Asbestos- related conditions and possible claims for compensation – what the Damages (Asbestos-related Conditions) Act (Northern Ireland) 2011 means for the people of Northern Ireland.

I know from recent queries that people are keen to establish what the above Act does and I thought it would be helpful if I explained the thinking behind the Act and clarified the role of the Northern Ireland Executive, particularly with regard to the payment of compensation.

There was a time when asbestos was regarded as the miracle mineral because of its heat resistant qualities. However, with time, it was discovered that asbestos could cause a number of different conditions, some of which are very serious. The conditions covered by this Act include pleural plaques, pleural thickening and asbestosis.

Over the years people have seen their friends and members of their families being diagnosed with these conditions and it was very difficult to then be told that the person responsible for the exposure could not be held to account. The Act is about access to justice for those who have suffered wrong. It is designed to give redress to ordinary working people who, because of their employer’s negligence, have been damaged in some way.

The Act doesn’t provide for the establishment of a compensation scheme or an automatic payment of compensation. Liability rests with those whose negligence caused the injury and victims are required to bring claims in the way that they would for any injury at work. They should, therefore, seek legal advice, usually from a solicitor. The solicitor will be able to explain their prospects of success and will, if necessary, issue court proceedings. The amount of compensation will have to be determined by a court, if it isn’t agreed by the parties. The compensation will then be paid by the person who is held to be responsible for the asbestos exposure.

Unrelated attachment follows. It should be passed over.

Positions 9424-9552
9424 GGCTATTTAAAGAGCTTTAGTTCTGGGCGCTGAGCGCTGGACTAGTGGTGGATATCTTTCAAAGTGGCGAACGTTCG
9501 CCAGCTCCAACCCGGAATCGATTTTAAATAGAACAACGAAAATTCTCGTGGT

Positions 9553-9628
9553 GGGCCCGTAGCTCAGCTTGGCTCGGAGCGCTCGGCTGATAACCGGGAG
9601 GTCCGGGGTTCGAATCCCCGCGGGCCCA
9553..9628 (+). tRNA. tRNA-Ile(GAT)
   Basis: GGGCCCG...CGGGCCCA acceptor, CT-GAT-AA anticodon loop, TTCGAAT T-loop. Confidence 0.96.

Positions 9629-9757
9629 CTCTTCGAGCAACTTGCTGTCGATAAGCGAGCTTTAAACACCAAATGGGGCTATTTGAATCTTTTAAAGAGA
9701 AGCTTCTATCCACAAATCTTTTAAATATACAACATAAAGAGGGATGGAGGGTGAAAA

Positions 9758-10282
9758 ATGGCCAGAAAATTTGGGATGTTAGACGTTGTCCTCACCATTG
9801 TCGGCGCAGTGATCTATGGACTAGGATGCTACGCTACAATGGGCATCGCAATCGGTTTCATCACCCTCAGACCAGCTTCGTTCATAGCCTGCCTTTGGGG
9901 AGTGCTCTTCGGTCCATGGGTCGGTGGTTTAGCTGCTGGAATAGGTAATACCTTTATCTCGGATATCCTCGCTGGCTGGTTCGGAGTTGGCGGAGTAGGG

There have also been reports that the Government has set aside millions of pounds for asbestos-related compensation claims. This is not the case. The Northern Ireland Executive has no general role in relation to the payment of compensation, but it may have to pay compensation in respect of the successful claims for which it is responsible, including those arising from the operations of Harland and Wolff. The Department of Enterprise, Trade and Investment has, therefore, earmarked an estimated £1.8 million in its annual budget to cover those claims.

So, in summary, now that the Act is in place, claims for compensation can be made in the usual way and advice on claims can be obtained from a lawyer, a local advisory body, such as the Citizens’ Advice Bureau, or even a local constituency office.

Whilst the ability to pursue a claim in damages will not fully compensate for any wrong which has been done, the Executive hopes that those affected will derive some comfort from the fact that the wrongdoer can once again be held to account.